Application of geological methods for dating of stone labyrinths on the White sea coast

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Proceedings of the MSTU, Vol. 15, No. 2, 2012 pp. 349−356
UDC 903. 6: 551. 334.2 (470. 21)
Application of geological methods for dating of stone labyrinths on the White Sea coast
V.V. Kolka1, O.P. Korsakova1,2
1 Geological Institute, KSC RAS, Apatity Apatity Branch of MSTU, Geology and Minerals Department
Abstract. The geological and geomorphological methods of the investigation of the relative sea level changes during the Late Holocene jointly with traditional methods of archeology have been used for determining age of the archaeological monuments — the stone labyrinths known on the Kandalaksha coast of the White Sea.
Аннотация. Методы геологического и геоморфологического изучения перемещения береговой линии моря в позднем голоцене в комплексе с традиционными методами археологии были использованы для определения возраста археологических памятников — каменных лабиринтов, известных на Кандалакшском берегу Белого моря.
Key words: stone labyrinth, relative sea level change, White Sea, Late Holocene
Ключевые слова: каменный лабиринт, перемещение береговой линии моря, Белое море, поздний голоцен
1. Introduction
The stone labyrinths are the mysterious installations which are widely found on the European North where they are usually named & quot-Trojan towns& quot-. All of them are constructed on Crete specimen where the main idea of a design is transformation of a square into a circle by means of a special connection of special points. The purposes of the stone labyrinths are connected with sacral or religious traditions (Kern, 2007). The stone labyrinths are mainly presented in Scandinavia and in the northwest of Russia (Toivinen, 1993).
In the Kola region stone labyrinths have local name given by inhabitants of the White Sea and Barents Sea coast — & quot-babylons"-. The babylons involve not only labyrinths proper representing branching paths limited to two lines, but also the spirals showing a direction of movement along a path of a labyrinth — original the & quot-thread of Ariadne& quot-. There are twelve stone labyrinths in the Kola region (Fig. 1). On the Kandalaksha and Tersky shores of the White Sea there are five of them: 1. the Kandalaksha labyrinth (Fig. 2) is situated on the Pitkulsky Navolok Cape (3.4 m above sea level (a.s.l.) altitude) — 2. two Umba labyrinths (large and small) are located close to the Anninsky Krest Cape (altitude 6.6 m a.s.l.), 90 m away from the Udarnik fishery marked on the map-
3. two Ponoy labyrinths (large and small, with the distance of several kilometers from each other). It is necessary to note that the large labyrinth located in the former village Ponoy differs from the other one known in the Kola region, it occupies the highest hypsometric position (20 m a.s.l.) and is situated far off (about 15 km) from the present-day seacoast on a sole fragment of a terrace above the flood plain in the Ponoy River undercurrent.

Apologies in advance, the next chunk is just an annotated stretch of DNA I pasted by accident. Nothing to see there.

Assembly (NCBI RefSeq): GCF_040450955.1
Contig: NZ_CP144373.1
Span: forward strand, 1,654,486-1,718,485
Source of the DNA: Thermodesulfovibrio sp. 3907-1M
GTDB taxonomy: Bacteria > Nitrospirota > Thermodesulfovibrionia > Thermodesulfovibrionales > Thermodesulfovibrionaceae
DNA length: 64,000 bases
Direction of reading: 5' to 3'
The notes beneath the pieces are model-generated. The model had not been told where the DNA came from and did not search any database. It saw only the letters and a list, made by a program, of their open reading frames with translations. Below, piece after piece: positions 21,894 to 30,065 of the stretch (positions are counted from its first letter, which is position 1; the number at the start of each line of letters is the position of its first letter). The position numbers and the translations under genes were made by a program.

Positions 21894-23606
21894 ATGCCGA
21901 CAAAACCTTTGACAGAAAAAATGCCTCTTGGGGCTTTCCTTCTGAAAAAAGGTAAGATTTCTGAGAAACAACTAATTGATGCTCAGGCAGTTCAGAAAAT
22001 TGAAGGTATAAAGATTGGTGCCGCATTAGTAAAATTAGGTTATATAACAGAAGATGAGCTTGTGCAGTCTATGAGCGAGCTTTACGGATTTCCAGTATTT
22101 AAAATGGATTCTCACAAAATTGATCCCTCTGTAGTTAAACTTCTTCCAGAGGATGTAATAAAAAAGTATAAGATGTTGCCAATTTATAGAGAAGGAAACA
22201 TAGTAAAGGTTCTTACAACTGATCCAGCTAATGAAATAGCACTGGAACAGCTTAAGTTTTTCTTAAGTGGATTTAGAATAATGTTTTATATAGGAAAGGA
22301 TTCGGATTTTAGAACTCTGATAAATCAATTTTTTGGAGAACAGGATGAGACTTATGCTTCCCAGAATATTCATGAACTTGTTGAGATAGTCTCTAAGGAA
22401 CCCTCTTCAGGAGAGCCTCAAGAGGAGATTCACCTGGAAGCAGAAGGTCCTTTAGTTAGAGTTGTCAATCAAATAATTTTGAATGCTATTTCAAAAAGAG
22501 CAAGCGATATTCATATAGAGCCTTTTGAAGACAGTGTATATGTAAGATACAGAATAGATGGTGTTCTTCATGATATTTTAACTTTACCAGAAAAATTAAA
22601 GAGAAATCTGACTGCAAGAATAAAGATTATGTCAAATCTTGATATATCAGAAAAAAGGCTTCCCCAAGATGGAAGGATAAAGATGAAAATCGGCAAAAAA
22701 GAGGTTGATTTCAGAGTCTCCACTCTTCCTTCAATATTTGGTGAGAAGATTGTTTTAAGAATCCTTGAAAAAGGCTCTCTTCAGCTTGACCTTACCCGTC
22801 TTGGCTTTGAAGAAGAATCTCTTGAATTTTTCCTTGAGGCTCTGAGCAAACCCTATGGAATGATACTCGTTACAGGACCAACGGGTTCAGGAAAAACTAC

Several stone labyrinths are known on the Barents Sea coast (Fig. 1). One of them is located on the shore of the Vyashchina creek and four labyrinths — in a valley of the Varzina River. In addition one stone labyrinth is known to have existed in the mouth of the Kola River but it was destroyed as far back as at erection of the Kola fort. One more labyrinth situated in the valley of the Kharlovka River was ruined rather recently, in the middle of the XXth century (Gurina, 1982).
Fig. 1. Locality map showing the Murmansk region stone labyrinths sites
Kolka V. V., Korsakova O.P. Application of geological methods for dating of stone…
Fig. 2. The Kandalaksha stone labyrinth (a) and the plate indicating the age of these labyrinths estimated
by archeological methods (b)
The detailed research of the stone labyrinths on the White and Barents Seas by Gurina N.N. (1948- 1953), Mullo I.M. (1966), as well as investigations in Sweden, Norway and Finland by Kraft J. (1977), Kern H. (1981- 2007), Olsen B. (1991) and other researchers allowed to conclude that the & quot-Trojan towns& quot- with very rare exceptions were constructed in the direct proximity from the ancient coastal line (a line of the high tide level) and had never been flowed by the sea. Some of labyrinths are located near other archaeological objects (primeval site, prehistoric burial places) where the quartz scrapers and drawing knifes, the shale arrowhead, the fragments of asbestine ceramics and the rare fragments of vessels decorated with an ornament have been found. The finding of these cultural artifacts attributes to the so-called & quot-culture of Arctic Neolith (late Stone Age)& quot-, which approximately had dated back to the temporal interval of V-I millennium B.C. It allowed Gurina N.N. (1948- 1953), Mullo I.M. (1966) and others to compare age of the labyrinths known in the Kola region and located close to the primeval archeological sites just with the epoch of late Stone Age. Afterwards this age was extrapolated for all stone labyrinths available in the Kola region, and not just on those located near the primeval archeological sites. Due to works of the archeologists the age of the Kola labyrinths is already traditionally defined as the second millennium B.C., i.e. estimated as 3000−4000 years B.P. (Fig. 2b).